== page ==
While restrictions around international travel remain largely uncertain, demand for UK staycations has experienced a meteoric rise.
Thousands of holidaymakers are zoning in on the UK’s hotspots, resulting in natural beauty spots and coastal towns becoming oversubscribed for those wanting to make the most of the British summer holidays.
The UK’s holiday let market has also enjoyed a welcome boost over the past six months – with holiday let mortgage options for borrowers rising by 45% – as more consumers discover the often affordable and highly enjoyable alternative to potential quarantine periods: a UK holiday home investment.
Chris Baguley, commercial managing director at Together, comments: “Even before the pandemic, we were seeing dramatic changes across the buy-to-let landscape with holiday lets steadily increasing in appeal – more so than for traditional buy-to-let properties – as they allow people to tap into the UK’s many tourism opportunities.”
For landlords and investors considering a holiday let investment this year, specialist lender Together shares a few pros and cons for staycationers.
Opportunity for higher rental yields
For landlords, holiday lets had already begun to grow in popularity well before coronavirus, mainly due to the significant tax advantages as they are classed by HMRC as a business (rather than an investment).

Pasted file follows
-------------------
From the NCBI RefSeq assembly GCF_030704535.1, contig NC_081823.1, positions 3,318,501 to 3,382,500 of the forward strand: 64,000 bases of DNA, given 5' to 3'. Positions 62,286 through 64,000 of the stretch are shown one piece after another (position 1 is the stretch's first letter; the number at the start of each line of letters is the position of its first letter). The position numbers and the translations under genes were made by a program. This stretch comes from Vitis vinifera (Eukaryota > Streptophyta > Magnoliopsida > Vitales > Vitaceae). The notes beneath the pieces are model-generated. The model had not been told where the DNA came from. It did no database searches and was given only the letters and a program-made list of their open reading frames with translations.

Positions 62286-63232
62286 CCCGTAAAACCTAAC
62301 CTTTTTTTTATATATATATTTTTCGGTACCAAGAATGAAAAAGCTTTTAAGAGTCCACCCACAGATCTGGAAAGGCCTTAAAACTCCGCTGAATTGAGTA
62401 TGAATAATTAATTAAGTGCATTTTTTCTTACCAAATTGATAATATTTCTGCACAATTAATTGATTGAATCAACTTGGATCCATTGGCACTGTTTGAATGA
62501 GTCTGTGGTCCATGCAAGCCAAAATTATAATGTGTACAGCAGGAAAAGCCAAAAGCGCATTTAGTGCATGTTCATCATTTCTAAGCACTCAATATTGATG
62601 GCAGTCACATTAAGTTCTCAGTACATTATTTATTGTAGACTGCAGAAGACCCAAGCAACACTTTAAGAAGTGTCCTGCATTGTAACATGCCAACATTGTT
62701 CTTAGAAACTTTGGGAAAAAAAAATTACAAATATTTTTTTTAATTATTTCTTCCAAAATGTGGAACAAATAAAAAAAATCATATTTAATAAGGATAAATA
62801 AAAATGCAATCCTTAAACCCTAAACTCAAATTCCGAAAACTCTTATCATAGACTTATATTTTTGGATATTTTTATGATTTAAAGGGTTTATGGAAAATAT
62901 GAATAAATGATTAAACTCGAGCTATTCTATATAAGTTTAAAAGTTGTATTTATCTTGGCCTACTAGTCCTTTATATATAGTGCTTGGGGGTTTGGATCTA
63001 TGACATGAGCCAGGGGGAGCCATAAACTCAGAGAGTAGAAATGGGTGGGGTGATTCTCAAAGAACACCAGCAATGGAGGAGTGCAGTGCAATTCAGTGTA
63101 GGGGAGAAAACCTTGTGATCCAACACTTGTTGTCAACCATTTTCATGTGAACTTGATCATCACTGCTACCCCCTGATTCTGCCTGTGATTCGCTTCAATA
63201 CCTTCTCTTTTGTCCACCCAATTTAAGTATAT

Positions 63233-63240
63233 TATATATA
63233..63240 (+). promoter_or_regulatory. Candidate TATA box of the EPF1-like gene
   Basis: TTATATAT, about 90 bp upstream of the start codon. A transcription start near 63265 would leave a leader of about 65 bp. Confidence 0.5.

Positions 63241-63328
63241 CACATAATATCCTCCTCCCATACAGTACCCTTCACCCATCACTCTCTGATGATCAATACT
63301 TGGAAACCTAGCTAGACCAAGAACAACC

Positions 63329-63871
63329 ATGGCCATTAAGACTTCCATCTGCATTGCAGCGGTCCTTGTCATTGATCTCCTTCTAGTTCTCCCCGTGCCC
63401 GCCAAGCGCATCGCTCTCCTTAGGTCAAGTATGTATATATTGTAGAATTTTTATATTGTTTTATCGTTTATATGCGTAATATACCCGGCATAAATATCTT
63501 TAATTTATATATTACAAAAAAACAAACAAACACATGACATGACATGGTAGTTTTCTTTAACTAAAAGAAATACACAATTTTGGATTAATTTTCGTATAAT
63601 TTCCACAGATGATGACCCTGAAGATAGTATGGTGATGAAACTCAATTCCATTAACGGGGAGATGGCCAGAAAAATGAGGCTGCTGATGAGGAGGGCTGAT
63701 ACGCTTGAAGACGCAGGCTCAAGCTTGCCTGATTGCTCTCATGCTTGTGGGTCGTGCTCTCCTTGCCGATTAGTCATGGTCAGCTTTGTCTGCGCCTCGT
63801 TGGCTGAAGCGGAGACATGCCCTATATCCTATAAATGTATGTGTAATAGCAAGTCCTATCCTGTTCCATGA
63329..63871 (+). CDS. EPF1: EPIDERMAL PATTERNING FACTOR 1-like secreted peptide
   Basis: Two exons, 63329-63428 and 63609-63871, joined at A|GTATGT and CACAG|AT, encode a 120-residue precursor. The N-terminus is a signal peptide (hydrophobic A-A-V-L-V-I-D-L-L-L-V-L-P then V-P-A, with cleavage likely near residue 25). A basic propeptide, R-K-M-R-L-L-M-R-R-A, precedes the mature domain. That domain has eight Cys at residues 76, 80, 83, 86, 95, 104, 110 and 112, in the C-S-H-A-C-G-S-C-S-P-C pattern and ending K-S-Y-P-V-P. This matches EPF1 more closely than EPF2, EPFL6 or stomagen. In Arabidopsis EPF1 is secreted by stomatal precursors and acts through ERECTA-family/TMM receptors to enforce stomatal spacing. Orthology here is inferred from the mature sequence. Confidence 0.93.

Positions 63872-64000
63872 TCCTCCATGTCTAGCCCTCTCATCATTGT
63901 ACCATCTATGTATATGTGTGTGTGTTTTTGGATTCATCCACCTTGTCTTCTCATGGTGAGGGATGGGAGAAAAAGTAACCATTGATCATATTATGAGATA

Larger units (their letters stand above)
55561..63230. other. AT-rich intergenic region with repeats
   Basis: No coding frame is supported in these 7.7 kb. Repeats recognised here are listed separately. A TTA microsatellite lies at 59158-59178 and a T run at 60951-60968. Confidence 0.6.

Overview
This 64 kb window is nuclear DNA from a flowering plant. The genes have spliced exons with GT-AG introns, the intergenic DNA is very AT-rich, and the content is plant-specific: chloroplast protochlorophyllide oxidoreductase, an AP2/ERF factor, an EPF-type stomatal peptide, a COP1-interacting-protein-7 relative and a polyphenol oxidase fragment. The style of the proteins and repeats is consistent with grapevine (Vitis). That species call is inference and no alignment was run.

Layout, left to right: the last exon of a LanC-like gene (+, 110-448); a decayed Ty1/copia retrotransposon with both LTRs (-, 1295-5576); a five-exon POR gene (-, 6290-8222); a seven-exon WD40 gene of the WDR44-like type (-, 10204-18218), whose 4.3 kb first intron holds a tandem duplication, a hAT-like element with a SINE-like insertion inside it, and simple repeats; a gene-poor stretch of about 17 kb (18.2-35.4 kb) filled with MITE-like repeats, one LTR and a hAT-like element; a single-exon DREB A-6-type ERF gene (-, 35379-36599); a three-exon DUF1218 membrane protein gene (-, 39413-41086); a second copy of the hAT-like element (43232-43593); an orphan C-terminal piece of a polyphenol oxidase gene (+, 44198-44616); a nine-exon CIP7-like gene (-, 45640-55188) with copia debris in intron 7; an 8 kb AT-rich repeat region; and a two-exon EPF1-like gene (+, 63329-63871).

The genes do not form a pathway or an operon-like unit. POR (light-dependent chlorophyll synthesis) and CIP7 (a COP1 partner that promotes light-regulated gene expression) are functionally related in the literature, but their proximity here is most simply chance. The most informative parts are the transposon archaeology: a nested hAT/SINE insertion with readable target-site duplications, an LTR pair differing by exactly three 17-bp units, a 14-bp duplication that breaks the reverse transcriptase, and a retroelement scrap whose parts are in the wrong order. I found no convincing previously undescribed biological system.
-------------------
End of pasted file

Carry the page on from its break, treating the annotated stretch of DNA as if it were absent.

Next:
Combined with the potential for bigger profit margins and a much higher return per night, now could be a great time to invest in a furnished holiday cottage and rent it out to paying customers on short-term lets.
Technology does the heavy lifting
With so much demand for staycation destinations this year, landlords and second homeowners (should they wish to let out their property) can relax knowing that this process has become much simpler to manage online.
With the likes of Airbnb and other options helping you get your property listed, you can get yourself set up and ready to welcome your guests with minimal hassle.
Getting a mortgage
For those considering a second home, there may some hurdles to overcome if trying to obtain a mortgage via traditional banks or high street lenders due to the increasingly tough affordability criteria.
For example, lenders will first need to see strong evidence that you will be able to keep up with the mortgage repayments on your second home – especially if you have a mortgage for your current property. Lenders could also refuse an application depending on the location of your holiday home – especially if you’re buying a place in an area that has risk of flooding – like in the Lake District.
Unlike standard buy-to-lets, holiday lets have to be managed for regular visitors and therefore, there may be higher costs, such as paying for a weekly cleaner or managing agents’ fees, so these are things that consumers should consider before making any rushed decisions.
In addition, if you open your home to paying guests you’ll need to be prepared for potential damages and repairs being needed more regularly – especially after weeks of wear and tear following the summer holiday season.
Recently, Property Investor Today explained how to successfully manage a holiday let, and revealed the top UK holiday rental hotspots for investors. Keep an eye out for more staycation features as we approach the summer season.